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Thought for the weekend: Medals remind us of our heroes

By Allen Sleith, Regent Street Presbyterian Church, Newtownards

Published 07/11/2015

Sonny Bill Williams
Sonny Bill Williams

So the 2015 Rugby Union World Cup is over. In what has almost unanimously been called the best tournament of its kind, the best team (of all time?) won and retained the Webb Ellis Trophy.

As the first nation to win the World Cup three times and also defend it successfully, the New Zealand All Blacks have pretty much re-written the rugby record books.

Great teams engender much fascination, and speculation as to the reasons for their success is rife. Is it that rugby union is near enough the national 'religion' in New Zealand? Is it the culture of excellence inherent in and expected of their players? Is it superior coaching, aimed at honing natural ball-handling skills among youngsters learning the game? Is it the aura of their pre-game 'haka' or those iconic black kits coming at their opponents like an unstoppable force?

Is it their calm decision-making under pressure, or the fact that they nearly always seem to make a creative play really count by turning it into points on the board? All of the above seem part of their winning formula.

And, as if to cap the lot, they also won the admiration of many by their off-field manner too. Sonny Bill Williams, their gifted impact centre, has outrageous talents in rugby union, rugby league and heavyweight boxing.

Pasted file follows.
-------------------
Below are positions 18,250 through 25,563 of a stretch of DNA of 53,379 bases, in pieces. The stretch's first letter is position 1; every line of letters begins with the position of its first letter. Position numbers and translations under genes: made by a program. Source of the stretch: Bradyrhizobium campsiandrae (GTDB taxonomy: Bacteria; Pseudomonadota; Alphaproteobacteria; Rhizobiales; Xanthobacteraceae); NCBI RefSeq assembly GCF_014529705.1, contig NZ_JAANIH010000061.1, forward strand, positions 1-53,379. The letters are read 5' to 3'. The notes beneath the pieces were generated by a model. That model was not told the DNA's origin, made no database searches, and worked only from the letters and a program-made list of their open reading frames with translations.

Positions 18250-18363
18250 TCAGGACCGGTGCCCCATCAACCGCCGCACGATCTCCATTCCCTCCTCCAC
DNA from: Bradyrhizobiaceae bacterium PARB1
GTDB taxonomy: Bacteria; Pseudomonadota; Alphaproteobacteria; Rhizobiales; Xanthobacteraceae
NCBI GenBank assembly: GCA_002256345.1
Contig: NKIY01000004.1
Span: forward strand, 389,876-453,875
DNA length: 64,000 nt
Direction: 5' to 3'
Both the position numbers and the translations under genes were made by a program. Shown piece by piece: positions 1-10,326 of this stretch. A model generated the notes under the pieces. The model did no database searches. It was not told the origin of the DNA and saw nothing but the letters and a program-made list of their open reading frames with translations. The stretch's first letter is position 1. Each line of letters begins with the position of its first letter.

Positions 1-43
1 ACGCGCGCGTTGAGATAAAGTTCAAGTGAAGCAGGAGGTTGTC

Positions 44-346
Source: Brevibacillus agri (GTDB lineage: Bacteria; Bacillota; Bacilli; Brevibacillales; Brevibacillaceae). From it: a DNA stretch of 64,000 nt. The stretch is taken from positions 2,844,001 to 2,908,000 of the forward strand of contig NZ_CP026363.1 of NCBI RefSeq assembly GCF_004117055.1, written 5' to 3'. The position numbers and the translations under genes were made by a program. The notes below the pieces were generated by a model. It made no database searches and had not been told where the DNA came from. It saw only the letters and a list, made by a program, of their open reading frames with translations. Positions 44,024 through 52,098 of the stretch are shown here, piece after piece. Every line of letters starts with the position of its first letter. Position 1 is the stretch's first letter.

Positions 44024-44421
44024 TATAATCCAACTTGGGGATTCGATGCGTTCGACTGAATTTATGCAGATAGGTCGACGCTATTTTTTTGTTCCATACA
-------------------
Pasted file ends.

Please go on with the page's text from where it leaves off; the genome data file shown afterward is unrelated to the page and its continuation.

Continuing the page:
But perhaps his most memorable deed was when a young fan jumped from the crowd after last Saturday's final and was rescued by Williams from the clutches of a security guard. Not only did Williams smooth the situation out, but he gave his medal to the 14-year-old Charlie Lines in a gesture of spontaneous generosity.

Some on social media have questioned or criticised what Williams did, which only goes to show that cynicism can grow up like weeds almost anywhere. Tomorrow is Remembrance Sunday, an occasion of solemn reflection on past sacrifices, enormous suffering and selfless service.

Medals remind us of this, and, while those who fought didn't do it primarily for the glory of a medal, they surely merit more than the cool indifference or cheap shots of self-indulgent cynics.

Belfast Telegraph

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